Patent application title: NONWOVEN ACOUSTIC SLEEVE AND METHOD OF CONSTRUCTION THEREOF
Hiroki Yamaguchi (Kanagawa, JP)
Maeda Takuto (Kanagawa, JP)
Ritesh Mehbubani (Royesford, PA, US)
Aleksandr Ilyin (Chester Springs, PA, US)
John E. Burdy (Elverson, PA, US)
IPC8 Class: AB60R1308FI
Class name: Acoustics sound-modifying means mechanical vibration attenuator
Publication date: 2016-05-26
Patent application number: 20160144805
A flexible, resilient, non-woven acoustic sleeve and method of
construction thereof is provided. The sleeve has an elongate nonwoven
layer with opposite sides bonded to one along a lengthwise extending
bonded seam, thereby forming a circumferentially enclosed inner cavity
sized for receipt of an elongate member therethrough. The sleeve further
includes a generally smooth inner scrim layer bonded to an inner surface
of the nonwoven layer, wherein the smooth inner scrim layer forms a
circumferentially continuous, smooth inner surface bounding the cavity,
with the material of the inner scrim layer forming at least a portion of
the bonded seam.
1. A nonwoven sleeve for routing and protecting elongate members and
providing an acoustic barrier to the elongate members, comprising: a
tubular wall having opposite lengthwise extending sides bonded to one
another along a bonded seam to form a circumferentially enclosed inner
cavity extending along a longitudinal axis between opposite ends; and
said tubular wall having an outer nonwoven layer and an inner scrim
layer, said inner scrim layer being bonded to an inner surface of said
outer nonwoven layer, said bonded seam including melted material of said
inner scrim layer.
2. The nonwoven sleeve of claim 1 wherein said outer nonwoven layer and said inner scrim layer are circumferentially continuous.
3. The nonwoven sleeve of claim 2 wherein said bonded seam includes material from said outer nonwoven layer and material from said scrim layer melted and coalesced together.
4. The nonwoven sleeve of claim 2 wherein said tubular wall is flexible and resilient.
5. The nonwoven sleeve of claim 2 wherein said outer nonwoven layer includes heat-set material.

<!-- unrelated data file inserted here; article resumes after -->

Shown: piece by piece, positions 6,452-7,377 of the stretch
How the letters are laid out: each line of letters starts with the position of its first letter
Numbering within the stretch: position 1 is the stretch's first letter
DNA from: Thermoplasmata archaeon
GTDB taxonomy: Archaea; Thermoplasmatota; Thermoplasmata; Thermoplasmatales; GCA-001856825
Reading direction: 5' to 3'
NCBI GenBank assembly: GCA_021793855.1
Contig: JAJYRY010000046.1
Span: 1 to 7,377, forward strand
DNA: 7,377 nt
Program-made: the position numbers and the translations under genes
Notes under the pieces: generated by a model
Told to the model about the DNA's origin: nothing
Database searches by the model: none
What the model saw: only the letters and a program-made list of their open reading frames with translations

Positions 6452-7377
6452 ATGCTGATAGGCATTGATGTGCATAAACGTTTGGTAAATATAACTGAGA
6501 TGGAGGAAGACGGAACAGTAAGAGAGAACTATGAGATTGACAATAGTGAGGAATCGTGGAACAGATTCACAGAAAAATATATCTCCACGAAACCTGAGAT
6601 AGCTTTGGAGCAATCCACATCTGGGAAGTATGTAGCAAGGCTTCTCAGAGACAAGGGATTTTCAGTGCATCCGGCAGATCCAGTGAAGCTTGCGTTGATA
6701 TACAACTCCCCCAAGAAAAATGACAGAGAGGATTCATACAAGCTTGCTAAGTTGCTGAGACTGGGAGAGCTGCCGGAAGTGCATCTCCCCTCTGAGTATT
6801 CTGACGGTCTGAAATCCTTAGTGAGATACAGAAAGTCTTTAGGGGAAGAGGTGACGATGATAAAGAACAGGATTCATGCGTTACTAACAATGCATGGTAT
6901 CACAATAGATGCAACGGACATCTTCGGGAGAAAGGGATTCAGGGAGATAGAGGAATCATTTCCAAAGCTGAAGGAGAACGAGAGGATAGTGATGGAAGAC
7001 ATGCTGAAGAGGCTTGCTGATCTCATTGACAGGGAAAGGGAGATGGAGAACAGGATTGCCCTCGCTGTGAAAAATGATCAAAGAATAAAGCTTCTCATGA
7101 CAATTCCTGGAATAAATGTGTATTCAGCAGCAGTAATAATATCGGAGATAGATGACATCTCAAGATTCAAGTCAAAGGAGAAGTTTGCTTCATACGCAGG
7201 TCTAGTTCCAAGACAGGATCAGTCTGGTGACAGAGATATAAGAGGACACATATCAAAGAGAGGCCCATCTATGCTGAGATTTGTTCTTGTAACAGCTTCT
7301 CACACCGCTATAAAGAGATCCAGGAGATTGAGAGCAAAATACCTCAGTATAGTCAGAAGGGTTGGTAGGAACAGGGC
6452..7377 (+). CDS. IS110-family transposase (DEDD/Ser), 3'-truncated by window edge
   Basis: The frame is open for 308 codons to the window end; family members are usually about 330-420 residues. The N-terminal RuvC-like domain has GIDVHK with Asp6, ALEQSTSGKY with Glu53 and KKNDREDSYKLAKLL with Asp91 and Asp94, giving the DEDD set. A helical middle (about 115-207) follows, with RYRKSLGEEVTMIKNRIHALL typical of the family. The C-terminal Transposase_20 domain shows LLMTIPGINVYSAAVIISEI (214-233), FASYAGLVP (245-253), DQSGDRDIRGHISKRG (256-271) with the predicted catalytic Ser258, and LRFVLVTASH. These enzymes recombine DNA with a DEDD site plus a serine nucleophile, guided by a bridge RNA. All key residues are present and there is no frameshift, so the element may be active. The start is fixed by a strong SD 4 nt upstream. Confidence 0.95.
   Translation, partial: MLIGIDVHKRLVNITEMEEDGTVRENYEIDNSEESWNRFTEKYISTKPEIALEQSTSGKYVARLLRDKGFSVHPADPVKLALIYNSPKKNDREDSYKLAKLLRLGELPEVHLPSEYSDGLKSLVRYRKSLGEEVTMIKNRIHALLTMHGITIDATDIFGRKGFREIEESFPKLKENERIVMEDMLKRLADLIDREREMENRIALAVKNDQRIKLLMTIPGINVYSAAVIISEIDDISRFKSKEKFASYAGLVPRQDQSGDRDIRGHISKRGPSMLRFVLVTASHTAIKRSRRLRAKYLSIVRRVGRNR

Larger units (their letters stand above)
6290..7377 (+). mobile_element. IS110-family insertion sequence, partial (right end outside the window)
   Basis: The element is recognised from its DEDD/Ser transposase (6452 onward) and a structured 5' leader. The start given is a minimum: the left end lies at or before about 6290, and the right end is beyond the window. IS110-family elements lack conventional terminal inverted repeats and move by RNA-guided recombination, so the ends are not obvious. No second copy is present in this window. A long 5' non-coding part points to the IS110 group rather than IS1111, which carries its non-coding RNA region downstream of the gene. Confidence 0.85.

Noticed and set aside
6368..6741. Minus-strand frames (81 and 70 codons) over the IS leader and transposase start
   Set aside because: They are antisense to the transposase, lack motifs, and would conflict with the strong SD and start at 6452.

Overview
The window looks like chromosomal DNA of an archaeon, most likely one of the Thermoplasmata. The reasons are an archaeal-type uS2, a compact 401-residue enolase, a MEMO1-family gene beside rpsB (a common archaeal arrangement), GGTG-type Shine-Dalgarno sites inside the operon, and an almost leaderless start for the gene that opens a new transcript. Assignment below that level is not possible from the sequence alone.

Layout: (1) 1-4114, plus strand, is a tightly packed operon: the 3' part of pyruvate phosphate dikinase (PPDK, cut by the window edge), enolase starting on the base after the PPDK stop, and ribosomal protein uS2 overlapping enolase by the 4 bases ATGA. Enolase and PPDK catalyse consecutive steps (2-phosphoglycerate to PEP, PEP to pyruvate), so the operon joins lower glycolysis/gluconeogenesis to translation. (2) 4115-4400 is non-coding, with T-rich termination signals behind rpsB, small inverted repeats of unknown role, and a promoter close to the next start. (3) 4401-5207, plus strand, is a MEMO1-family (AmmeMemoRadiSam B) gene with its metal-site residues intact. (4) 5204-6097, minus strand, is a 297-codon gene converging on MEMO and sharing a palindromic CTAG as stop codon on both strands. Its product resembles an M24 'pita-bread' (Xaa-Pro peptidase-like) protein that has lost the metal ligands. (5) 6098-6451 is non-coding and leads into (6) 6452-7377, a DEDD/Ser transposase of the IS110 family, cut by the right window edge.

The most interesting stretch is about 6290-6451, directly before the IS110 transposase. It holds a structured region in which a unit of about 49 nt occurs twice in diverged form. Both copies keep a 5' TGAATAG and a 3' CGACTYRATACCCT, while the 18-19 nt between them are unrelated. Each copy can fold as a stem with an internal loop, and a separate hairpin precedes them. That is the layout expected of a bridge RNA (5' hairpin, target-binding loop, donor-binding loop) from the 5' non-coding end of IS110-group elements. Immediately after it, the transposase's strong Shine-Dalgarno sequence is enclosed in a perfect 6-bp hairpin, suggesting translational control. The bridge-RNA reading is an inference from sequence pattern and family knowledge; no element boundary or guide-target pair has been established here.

6. A method of constructing a nonwoven sleeve used to route and protect elongate members and to prevent noise generation from the elongate members, the method comprising the steps of: forming a circumferentially continuous tubular wall from a lamination of an outer nonwoven layer and an inner scrim layer; and bonding opposite sides of the wall to one another to bound an inner cavity of the sleeve with the inner scrim layer.
7. The method of claim 6 further including bonding regions of the outer nonwoven layer and inner scrim layer to one another to form a melted, solidified bonded seam extending lengthwise between opposite ends of the sleeve.
8. The method of claim 7 further including heat-setting the outer nonwoven layer by melting at least some fibrous material within the nonwoven layer.
9. The method of claim 8 further including performing the heat-setting by disposing the circumferentially continuous tubular wall about a mandrel and heating the circumferentially continuous tubular wall while on the mandrel.
10. The method of claim 7 further including forming the bonded seam in an ultrasonic welding operation.
11. The method of claim 10 further including trimming off a portion of the opposite sides during the ultrasonic welding operation.
CROSS-REFERENCE TO RELATED APPLICATION
 This application claims the benefit of U.S. Provisional Application Ser. No. 62/084,665, filed Nov. 26, 2014, which is incorporated herein by reference in its entirety.
BACKGROUND OF THE INVENTION
 1. Technical Field